Judges 19:25: The Sins of Sodom...in Israel!

Verse 25:[1] But the men would not hearken to him: so the man took his concubine, and brought her forth unto them; and they (Gen. 4:1) knew her, and abused her all the night until the morning: and when the day began to spring, they let her go.

[He brought forth to them, etc., וַיַּחֲזֵק] He took hold of, or, apprehended (Pagnine, Munster, Junius and Tremellius, Drusius). He brought her forth, having taken hold of her, being unwilling, to save himself (Drusius, similarly Malvenda). For חָזַק signifies a strong apprehending, a hand placed upon one resisting, as it were (Malvenda). But why did not the old man deliver up his own daughter? Perhaps because his fellow citizens were not captivated by her form, to whom the wife of the Levite appeared exceedingly beautiful (Martyr).

The man took his concubine; being willing to expose her rather than the daughter of his host, who had expressed such a singular care and affection for him.

[Although they abused, וַיִּתְעַלְּלוּ־בָהּ] They acted repeatedly against her (Piscator, Drusius); they made sport of her (Tigurinus), or, upon her (Montanus, similarly Jonathan); they vexed her (Syriac); they abused her (Pagnine) ceaselessly (Junius and Tremellius); they exercises their lusts upon her (Arabic). The Hithpael conjugation indicates the frequency of the act, and their savage lust (Malvenda). Here, עָלַל signifies to do תּוֹעֲבָה הַמְשֻׁגָּל, abominable intercourse, and indicates a horrendous crime (Munster). They exercised their disorderly lust on her. Thus Tacitus writes in his Annals 13, that Nero made sport of the boyhood of Britannicus[2] (Malvenda).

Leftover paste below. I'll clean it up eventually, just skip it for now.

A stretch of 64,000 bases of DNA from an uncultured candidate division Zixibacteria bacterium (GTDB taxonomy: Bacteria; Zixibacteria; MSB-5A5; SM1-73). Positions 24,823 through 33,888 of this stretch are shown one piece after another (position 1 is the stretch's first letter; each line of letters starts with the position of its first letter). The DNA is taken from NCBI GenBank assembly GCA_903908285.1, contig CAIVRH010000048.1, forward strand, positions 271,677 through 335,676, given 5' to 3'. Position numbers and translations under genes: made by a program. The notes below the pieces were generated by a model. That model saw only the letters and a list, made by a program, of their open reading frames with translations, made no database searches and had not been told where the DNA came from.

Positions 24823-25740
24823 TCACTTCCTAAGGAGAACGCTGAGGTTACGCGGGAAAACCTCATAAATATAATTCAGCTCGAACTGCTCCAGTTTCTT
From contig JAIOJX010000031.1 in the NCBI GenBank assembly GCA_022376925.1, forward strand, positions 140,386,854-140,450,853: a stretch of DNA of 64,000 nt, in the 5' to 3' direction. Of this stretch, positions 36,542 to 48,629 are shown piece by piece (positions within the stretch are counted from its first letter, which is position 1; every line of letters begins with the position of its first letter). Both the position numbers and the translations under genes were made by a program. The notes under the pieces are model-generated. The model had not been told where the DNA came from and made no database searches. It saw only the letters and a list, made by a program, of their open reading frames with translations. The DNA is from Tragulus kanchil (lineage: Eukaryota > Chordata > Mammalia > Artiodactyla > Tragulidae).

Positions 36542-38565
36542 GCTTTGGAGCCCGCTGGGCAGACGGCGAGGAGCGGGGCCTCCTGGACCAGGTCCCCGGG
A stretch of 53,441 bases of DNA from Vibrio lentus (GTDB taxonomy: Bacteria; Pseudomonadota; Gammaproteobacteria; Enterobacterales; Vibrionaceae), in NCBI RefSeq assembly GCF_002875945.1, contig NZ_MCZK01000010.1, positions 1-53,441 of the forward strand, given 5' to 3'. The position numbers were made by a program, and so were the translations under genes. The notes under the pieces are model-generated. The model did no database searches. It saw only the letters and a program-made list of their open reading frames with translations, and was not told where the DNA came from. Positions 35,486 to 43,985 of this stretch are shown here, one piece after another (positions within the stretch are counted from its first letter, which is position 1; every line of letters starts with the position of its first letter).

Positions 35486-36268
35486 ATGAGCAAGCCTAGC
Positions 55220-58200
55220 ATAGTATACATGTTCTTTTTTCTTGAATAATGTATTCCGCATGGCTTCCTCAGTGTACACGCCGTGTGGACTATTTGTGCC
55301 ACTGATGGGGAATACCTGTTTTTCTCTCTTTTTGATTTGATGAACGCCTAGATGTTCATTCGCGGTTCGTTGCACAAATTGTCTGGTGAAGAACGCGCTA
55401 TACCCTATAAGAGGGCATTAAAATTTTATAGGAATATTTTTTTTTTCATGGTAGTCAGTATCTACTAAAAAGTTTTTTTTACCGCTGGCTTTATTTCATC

So sad! So incredibly sad!

[In the morning, בַּעֲל֥וֹת הַשָּֽׁחַר׃] Thus it is written, but it is read כַּעֲלוֹת, while the dawn was rising. As the Dawn is here said to ascend, so the day is said to descend in the evening time, verse 11.[3] Moreover, the ascent of the dawn is manifestly distinguished from the morning time, verse 27. Consider carefully (Drusius).

[1] Hebrew: וְלֹֽא־אָב֤וּ הָאֲנָשִׁים֙ לִשְׁמֹ֣עַֽ ל֔וֹ וַיַּחֲזֵ֤ק הָאִישׁ֙ בְּפִ֣ילַגְשׁ֔וֹ וַיֹּצֵ֥א אֲלֵיהֶ֖ם הַח֑וּץ וַיֵּדְע֣וּ א֠וֹתָהּ וַיִּֽתְעַלְּלוּ־בָ֤הּ כָּל־הַלַּ֙יְלָה֙ עַד־הַבֹּ֔קֶר וַֽיְשַׁלְּח֖וּהָ בַּעֲל֥וֹת הַשָּֽׁחַר׃

[2] Britannicus, as the son of Claudius, was the heir to the empire. However, Nero, Britannicus’ step-brother, supplanted him, and later poisoned him, as a potential rival.

[3] Judges 19:11a: “And when they were by Jebus, the day was far spent (וְהַיּ֖וֹם רַ֣ד מְאֹ֑ד, the day went down exceedingly)…”

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Dr. Steven Dilday holds a BA in Religion and Philosophy from Campbell University, a Master of Arts in Religion from Westminster Theological Seminary (Philadelphia), and both a Master of Divinity and a  Ph.D. in Puritan History and Literature from Whitefield Theological Seminary.  He is also the translator of Matthew Poole's Synopsis of Biblical Interpreters and Bernardinus De Moor’s Didactico-Elenctic Theology.




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